Steve is just about to match the distinctive notch in the half-eaten cookie to one sharp tooth in a snoozing Betty’s lower jaw when…swipe!…Betty grabs the cookie and gobbles it up. The detectives look on in astonishment. “Sleepwalking?” suggests Mike the bull. “Sleep eating,” corrects Josie. Just then Betty wakes up to see all the detectives staring at her, ready to solve the case.

Copyright Travis Nichols, 2017, courtesy of Chronicle Books.

Copyright Travis Nichols, 2017, courtesy of Chronicle Books.

“You yearn for sleep, yes?” asks Steve. Sharon, the duck reminds Betty that she last ate yesterday, yet she wanted no snack, and Quentin reveals, “you ate your yield of yummies yourself.” Betty’s surprised… astounded… asleep! But the Gumshoe Zoo has a bit of celebrating to do since they “zipped this zany, zigzagging zinger with zeal! The press celebrates them too with an article in the 1000% True News. But what’s this on Page 2? A valuable painting has been stolen! It seems there’s a new case for the Gumshoe Zoo to solve!

Notes about alliteration and some very hungry animals follow the text.

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Copyright Travis Nichols, 2017, courtesy of Chronicle Books.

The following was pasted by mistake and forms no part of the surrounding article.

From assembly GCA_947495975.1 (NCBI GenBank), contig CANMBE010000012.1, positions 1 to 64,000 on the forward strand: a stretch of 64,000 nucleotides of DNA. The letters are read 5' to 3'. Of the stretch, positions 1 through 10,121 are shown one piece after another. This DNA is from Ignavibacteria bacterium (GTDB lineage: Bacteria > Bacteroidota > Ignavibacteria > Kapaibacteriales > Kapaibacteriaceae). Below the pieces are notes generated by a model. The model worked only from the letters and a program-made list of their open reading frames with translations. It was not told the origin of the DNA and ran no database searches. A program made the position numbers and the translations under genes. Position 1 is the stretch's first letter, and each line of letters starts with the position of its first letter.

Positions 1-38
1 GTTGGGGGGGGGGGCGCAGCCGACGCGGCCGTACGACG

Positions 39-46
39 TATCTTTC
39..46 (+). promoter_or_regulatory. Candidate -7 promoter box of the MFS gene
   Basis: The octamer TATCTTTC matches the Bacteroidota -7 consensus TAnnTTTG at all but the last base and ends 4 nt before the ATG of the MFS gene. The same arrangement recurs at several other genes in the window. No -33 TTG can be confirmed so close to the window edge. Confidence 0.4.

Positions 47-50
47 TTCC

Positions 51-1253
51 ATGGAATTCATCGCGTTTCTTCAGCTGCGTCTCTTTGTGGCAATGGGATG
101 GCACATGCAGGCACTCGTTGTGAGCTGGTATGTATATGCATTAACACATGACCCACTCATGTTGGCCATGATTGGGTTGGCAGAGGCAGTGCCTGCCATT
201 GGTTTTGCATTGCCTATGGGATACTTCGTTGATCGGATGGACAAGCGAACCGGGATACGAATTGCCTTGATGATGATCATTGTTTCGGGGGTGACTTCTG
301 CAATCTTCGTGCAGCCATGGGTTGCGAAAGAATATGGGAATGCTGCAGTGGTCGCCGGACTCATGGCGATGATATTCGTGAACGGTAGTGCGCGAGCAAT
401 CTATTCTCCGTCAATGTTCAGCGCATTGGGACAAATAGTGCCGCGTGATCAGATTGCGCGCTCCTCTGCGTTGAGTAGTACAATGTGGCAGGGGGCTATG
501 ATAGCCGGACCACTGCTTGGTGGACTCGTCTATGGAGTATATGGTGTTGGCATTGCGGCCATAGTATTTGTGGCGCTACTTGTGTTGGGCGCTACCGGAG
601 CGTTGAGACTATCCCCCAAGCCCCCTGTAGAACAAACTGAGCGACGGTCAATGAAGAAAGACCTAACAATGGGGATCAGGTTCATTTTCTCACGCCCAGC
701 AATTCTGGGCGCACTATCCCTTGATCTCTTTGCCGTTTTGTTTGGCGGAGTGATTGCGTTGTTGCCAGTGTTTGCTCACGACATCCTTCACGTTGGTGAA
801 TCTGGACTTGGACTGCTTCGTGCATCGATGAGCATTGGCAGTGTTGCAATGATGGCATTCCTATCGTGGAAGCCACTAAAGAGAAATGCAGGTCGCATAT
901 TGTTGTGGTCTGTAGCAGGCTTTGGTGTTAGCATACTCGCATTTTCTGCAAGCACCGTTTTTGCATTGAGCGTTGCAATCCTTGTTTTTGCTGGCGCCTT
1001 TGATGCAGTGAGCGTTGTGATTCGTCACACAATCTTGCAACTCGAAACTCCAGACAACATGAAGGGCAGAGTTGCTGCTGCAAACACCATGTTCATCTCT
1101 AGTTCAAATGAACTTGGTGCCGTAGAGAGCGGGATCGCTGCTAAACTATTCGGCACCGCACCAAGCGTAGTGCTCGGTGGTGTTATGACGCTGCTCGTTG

Travis Nichols’ witty alliterative alphabetic mystery will have little ones giggling at the zany language and big words that trip off the Gumshoe Zoo detectives’ tongues, while adults will laugh along and shake their head in appreciation of the clever construction of the story. Detective-story tropes, including the round-up of detectives caught in the middle of chores or play, a clueless member of the team, and the locked-room mystery, add to the fun. The panel illustrations set a quick pace for the investigation and clearly show the objects or ideas being alliteratively alluded to to boost younger readers’ understanding.

Betty’s Burgled Bakery will be a favorite of little linguists-in-the-making as well as for mystery lovers. It’s a book that will be asked for again and again. It makes a fun and unique addition to home bookshelves and a terrific English or writing lesson lead-in for classrooms.

Ages 4 – 8

Chronicle Books, 2017 | ISBN 978-1452131832

Learn more about Travis Nichols, his books, and his art on his website

Small Business Saturday Activity

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Bake up Some Fun! Word Search Puzzle

 

Before this pan goes into the oven, can you find the eighteen baking-related words in this printable word search puzzle?

Bake up Some Fun! Word Search PuzzleBake up Some Fun! Word Search Solution

celebrate-picture-books-picture-book-review-betty's-burgled-bakery-cover

Betty’s Burgled Bakery can be found at these booksellers

Amazon | Barnes & Noble | Books-a-Million | IndieBound

Picture Book Review